Throw those preseason predictions right out the window. The Pac-10 women’s basketball race is up for grabs, and no one can say who will end up in the winner’s circle.
Preseason favorite Stanford has lost two guards to injury, and Oregon lost last year’s conference player of the year before the season even started. Those injuries have brought them back to the pack, and Arizona and Oregon State have stepped up to join them at the top of the conference. With conference play starting on Thursday, no one really knows what to expect.
“I think you’ve got a number of teams that could vie for the championship,” Cal head coach Caren Horstmeyer said Tuesday. “I don’t know that there are any teams that can go through the conference without a few losses.”
This is Horstmeyer’s first year at the Cal helm, but she’s very familiar with most Pac-10 programs from her 12 seasons as head coach of Santa Clara. So rather than concentrate on learning her opponents, she has spent her time working on her own team’s game.
“I have seen a lot of the teams, and I’ve played a lot of the teams,” she said. “If there’s been an adjustment period for me, it’s been seeing where we are as a team.”
The Bears start the conference season Thursday against Arizona, one of the conference’s top teams. The Wildcats have surprised many by going 10-2 in the preseason despite the loss of four starters from last year’s team. Freshman forward Veranda James has stepped forward to lead the team in scoring and rebounding, but the improvement has come from all over the roster. All five starters are averaging double figures in scoring, and Arizona’s only losses have come to ranked opponents.
“They’re probably the best running team we’ve seen all year. They run very well, and they penetrate to the basket very well,” Horstmeyer said. “We’ll play very aggressive defense against them, try to limit their transition opportunities and limit them to one shot.”
The Bears go into Pac-10 play with a 4-6 record, and they have been inconsistent on offense this season, scoring more than 70 three times but less than 52 three times. This up-and-down performance is due to the team not having any consistent offensive threats. Leading scorer Courtney Johnson hit for 32 against Santa Clara and 27 against Alabama, but has been held under double figures five times. Johnson is the team’s point guard, but not a natural floor leader. When she is forced to concentrate on scoring, the rest of the team seems to sag.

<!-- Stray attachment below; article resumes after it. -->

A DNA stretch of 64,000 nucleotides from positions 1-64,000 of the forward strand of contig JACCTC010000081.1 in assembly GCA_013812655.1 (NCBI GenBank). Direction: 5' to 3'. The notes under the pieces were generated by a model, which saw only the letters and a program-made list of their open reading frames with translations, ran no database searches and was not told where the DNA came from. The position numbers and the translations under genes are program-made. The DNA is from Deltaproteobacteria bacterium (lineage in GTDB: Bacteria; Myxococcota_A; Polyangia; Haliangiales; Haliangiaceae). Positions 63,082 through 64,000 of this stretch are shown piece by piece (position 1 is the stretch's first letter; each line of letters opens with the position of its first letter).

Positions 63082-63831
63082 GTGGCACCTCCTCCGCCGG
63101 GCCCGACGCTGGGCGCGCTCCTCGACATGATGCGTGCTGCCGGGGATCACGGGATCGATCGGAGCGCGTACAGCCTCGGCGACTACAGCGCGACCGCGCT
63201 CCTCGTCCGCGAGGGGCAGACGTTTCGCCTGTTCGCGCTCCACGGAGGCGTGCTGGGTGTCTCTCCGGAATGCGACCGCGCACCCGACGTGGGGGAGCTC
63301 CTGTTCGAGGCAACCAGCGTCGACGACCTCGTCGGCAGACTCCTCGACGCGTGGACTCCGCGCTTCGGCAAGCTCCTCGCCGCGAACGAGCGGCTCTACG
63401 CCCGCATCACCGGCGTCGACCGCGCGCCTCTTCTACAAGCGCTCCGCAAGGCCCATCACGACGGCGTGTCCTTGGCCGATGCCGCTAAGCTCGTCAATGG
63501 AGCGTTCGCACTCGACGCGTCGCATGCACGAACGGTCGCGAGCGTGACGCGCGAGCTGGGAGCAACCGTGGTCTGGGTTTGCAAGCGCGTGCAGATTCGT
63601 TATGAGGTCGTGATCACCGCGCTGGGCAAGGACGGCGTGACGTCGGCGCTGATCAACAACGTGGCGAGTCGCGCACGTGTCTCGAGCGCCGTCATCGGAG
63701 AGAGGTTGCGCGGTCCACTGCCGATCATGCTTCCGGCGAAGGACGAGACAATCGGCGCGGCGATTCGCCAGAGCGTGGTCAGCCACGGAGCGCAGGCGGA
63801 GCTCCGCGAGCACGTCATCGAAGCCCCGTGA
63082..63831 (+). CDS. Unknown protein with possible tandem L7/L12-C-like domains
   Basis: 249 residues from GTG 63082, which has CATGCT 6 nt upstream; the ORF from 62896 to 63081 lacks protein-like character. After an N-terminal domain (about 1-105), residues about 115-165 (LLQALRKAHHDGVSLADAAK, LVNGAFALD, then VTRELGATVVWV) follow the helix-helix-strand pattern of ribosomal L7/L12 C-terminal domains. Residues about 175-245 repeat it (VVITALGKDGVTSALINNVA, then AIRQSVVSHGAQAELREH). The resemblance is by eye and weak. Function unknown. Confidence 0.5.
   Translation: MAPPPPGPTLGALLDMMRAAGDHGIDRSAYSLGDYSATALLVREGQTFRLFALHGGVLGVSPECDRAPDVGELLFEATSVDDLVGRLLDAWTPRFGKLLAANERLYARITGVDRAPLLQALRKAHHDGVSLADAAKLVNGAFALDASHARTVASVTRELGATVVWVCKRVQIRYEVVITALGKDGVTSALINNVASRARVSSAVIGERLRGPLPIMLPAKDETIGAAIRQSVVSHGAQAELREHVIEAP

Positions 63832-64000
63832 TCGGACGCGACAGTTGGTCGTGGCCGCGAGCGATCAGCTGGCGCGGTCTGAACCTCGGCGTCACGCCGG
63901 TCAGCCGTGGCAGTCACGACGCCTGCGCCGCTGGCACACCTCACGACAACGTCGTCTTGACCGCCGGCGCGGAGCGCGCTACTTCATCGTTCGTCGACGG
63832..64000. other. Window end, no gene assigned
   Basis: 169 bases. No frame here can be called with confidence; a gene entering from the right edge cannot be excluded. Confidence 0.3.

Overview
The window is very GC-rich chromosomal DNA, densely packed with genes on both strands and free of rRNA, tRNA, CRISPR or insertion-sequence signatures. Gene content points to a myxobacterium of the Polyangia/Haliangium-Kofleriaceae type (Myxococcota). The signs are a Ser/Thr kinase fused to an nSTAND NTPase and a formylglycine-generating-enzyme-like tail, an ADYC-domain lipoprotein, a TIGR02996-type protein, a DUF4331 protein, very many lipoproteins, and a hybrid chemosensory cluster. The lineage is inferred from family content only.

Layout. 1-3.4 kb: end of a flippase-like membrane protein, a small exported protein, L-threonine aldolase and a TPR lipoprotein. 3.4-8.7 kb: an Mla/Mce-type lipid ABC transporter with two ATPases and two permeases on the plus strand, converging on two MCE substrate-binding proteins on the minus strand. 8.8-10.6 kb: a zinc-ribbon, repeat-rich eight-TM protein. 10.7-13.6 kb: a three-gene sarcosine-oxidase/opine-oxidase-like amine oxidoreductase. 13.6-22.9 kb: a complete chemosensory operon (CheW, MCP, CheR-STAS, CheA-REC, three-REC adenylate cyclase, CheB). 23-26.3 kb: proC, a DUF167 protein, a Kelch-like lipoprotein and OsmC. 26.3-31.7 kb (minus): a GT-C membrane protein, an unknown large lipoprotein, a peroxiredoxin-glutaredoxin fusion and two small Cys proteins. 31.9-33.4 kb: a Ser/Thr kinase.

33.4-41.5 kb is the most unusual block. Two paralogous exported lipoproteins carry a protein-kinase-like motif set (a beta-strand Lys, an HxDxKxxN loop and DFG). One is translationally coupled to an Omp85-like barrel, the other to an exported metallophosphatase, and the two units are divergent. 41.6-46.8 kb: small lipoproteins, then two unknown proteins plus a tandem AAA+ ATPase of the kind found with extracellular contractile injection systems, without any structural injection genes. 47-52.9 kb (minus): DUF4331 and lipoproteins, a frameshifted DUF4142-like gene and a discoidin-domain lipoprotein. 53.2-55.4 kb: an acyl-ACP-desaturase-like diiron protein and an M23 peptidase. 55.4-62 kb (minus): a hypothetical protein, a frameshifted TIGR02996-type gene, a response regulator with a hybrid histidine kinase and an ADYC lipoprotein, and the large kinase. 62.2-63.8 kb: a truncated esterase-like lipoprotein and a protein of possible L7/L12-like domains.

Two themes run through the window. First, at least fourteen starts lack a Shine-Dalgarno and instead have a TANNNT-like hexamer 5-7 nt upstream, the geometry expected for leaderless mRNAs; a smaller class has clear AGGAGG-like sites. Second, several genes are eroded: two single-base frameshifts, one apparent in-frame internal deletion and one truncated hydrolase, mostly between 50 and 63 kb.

The key to the Bears’ success may be guard Kenya Corley. The senior is averaging 17 points in Cal’s wins, but just 5.2 ppg in the five losses she has played in. When she is scoring, Johnson can concentrate on distributing the ball and running the offense, which clearly makes the Bears a better team.
The team will get an offensive boost with the return of freshman forward Kiki Williams. After missing the first nine games with a stress fracture, Williams returned in the win against San Jose State. The Marin native is a superior athlete, and can score from inside or outside. Although the coaching staff considered redshirting her following the injury, she has impressed in practice and should see regular action this season.
With all offensive forces intact, including center Lauren Ashbaugh and forward Ami Forney creating chances in the paint, the Bears feel they have a chance to break out.
“I think we’re starting to shoot the ball with more confidence. You can see it in our shooting drills, and our percentages have been higher in our games lately,” Horstmeyer said. “We still have our moments when we don’t shoot well, but I think we’ve made great strides in that area.”
Ashbaugh, a senior who has gone through the growing pains of a young team, agrees.
“There have been times when we couldn’t shoot a lick,” she said. “We’ve definitely got the talent to be better this year. I think we’re still learning and still growing, and if people would underestimate us, it’d be wonderful.”